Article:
Title page for ETD etd-10132010-020026


Type of Document Master's Thesis
Author Bazzarre, Terry Lee
URN etd-10132010-020026
Title The effect of early nutrition and activity levels on the development of obesity in rats
Degree Master of Science
Department Human Nutrition and Foods
Advisory Committee
Advisor Name Title
Thye, Forrest W. Committee Chair
Abernathy, Richard Paul Committee Member
Polan, Carl E. Committee Member
Keywords
  • diet
  • exercise
Date of Defense 1973-11-06
Availability restricted
Abstract
This investigation was undertaken to study the effects of feeding two levels of caloric density factorially with two levels of activity on the growth rate and body composition of male weanling pups from 25 to 67 days of age. The effects of ad libitum feeding the dams of these pups the same two diets during gestation and lactation on the growth rates and activity levels of these pups were also examined. Following weaning, the pups in both Studies A and B, were placed by weight in outcome groups of four each. The pups in each outcome group were then randomly assigned to one of the following four treatments: I - high-fat diet, spontaneous exercise; II - high-fat diet, restricted exercise; III - chow diet, spontaneous exercise; IV - chow diet, restricted exercise.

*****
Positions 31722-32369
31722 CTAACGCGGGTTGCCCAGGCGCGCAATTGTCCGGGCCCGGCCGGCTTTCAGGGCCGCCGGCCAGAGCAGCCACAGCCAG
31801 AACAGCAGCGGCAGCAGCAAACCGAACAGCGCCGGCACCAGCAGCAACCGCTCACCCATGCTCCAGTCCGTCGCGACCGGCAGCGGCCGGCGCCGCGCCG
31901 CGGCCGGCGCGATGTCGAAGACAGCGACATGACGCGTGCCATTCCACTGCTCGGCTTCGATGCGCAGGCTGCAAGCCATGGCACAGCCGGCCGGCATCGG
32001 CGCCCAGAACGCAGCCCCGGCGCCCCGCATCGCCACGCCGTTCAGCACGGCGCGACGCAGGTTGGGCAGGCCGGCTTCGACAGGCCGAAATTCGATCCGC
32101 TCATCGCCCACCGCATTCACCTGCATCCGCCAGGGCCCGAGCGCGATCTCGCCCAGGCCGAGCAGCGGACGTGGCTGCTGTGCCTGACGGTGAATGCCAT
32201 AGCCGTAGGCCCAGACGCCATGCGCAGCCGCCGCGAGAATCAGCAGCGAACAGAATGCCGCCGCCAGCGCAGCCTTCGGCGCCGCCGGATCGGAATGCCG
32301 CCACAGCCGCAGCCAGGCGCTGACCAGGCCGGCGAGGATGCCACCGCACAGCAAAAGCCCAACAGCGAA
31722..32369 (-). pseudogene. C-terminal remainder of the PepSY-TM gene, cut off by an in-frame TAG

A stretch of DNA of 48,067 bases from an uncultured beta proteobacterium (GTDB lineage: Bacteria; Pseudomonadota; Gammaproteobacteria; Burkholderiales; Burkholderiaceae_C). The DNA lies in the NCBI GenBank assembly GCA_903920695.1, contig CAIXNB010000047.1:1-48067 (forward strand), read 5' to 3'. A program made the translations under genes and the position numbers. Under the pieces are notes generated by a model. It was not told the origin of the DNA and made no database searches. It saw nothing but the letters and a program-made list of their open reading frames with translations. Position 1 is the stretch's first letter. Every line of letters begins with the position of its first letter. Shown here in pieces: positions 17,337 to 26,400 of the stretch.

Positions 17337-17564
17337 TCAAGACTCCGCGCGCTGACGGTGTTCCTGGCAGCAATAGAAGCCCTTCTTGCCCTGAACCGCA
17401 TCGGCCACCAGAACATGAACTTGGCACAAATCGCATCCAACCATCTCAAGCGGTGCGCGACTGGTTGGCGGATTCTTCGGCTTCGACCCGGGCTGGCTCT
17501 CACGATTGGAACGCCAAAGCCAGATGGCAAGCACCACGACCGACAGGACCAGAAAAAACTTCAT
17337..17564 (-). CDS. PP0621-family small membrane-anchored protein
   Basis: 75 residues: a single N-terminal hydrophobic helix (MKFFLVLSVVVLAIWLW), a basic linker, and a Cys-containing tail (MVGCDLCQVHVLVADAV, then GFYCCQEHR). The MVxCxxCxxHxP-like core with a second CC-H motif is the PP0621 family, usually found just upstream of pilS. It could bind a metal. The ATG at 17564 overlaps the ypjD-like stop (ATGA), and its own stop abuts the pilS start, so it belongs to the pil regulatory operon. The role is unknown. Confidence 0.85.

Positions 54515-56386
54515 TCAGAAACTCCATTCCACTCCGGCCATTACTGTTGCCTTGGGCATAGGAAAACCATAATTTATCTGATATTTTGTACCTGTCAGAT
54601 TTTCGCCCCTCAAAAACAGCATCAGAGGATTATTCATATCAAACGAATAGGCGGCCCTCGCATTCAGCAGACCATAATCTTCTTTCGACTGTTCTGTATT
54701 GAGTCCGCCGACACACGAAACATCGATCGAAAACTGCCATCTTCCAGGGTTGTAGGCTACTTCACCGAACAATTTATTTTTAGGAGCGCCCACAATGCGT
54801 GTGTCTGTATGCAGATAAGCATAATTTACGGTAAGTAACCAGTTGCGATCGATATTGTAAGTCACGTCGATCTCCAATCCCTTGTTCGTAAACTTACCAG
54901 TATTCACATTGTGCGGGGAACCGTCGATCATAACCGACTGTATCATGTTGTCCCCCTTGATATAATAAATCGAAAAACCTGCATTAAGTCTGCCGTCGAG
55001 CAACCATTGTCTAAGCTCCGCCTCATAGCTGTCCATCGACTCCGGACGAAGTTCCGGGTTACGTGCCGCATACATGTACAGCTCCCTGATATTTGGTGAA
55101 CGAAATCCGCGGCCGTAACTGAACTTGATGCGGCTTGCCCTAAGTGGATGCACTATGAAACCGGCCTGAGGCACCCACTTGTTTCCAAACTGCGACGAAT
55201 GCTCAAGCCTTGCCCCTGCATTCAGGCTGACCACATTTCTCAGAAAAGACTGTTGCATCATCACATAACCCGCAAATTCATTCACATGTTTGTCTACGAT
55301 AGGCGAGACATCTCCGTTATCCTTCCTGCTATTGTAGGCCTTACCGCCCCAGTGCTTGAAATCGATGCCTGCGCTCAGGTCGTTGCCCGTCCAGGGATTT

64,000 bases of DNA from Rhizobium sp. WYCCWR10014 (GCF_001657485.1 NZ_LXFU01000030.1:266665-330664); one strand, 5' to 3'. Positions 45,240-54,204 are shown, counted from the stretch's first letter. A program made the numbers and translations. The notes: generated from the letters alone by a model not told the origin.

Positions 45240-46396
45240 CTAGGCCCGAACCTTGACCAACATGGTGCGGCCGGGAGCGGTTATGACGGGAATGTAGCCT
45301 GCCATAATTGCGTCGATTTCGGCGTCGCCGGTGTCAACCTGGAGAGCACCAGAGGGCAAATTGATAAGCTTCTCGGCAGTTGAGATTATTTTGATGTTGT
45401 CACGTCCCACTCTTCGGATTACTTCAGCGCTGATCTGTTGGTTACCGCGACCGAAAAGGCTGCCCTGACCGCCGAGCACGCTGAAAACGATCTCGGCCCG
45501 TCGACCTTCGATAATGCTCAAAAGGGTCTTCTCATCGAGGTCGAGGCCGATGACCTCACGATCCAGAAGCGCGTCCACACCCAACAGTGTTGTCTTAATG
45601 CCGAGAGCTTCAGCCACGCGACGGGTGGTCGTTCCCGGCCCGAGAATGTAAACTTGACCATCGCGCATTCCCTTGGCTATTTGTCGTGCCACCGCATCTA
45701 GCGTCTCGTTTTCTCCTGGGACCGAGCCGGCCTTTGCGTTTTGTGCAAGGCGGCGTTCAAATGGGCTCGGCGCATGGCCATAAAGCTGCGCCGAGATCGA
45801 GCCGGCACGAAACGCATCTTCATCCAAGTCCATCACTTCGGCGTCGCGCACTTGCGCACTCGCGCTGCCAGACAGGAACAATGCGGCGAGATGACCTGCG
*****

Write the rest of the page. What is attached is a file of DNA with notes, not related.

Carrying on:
The pups whose dams were given the 60% fat ration during gestation and lactation (B) attained a higher weaning weight (73 g) than the pups of the dams fed a 4.5% fat ration (Purina Chow) during gestation and lactation - A (55 g). The final body dimensions (length and width) did not appear to be different (Tables IV and V). Pups in Study B tended to run considerably more meters per day than the pups in Study A although the differences were uncertain because of the wide variation. The final body weights attained were greater for the pups in Study B than the pups in Study A except for treatment I. Except for treatment I, the Except for treatment I, the order of the weight gains within treatments among experiments was comparable. It appeared that the differences in final body weight attained could be attributed to the initial differences present at weaning which reflected the dietary treatments of the dams during gestation and lactation. The difference of treatment I in Study B from the trends exhibited by the other three treatments, was manifest by the lower final body weight attained (246.25 ± 9 g) and the lower total weight gain (170.77 ± 8 g) of Study A. The animals in Study B all consumed a greater number of kcal per day than the animals in the corresponding treatments in Study A. The differences in feed consumption between the two experiments appeared to be significant only for those animals receiving the 60%-fat diet.

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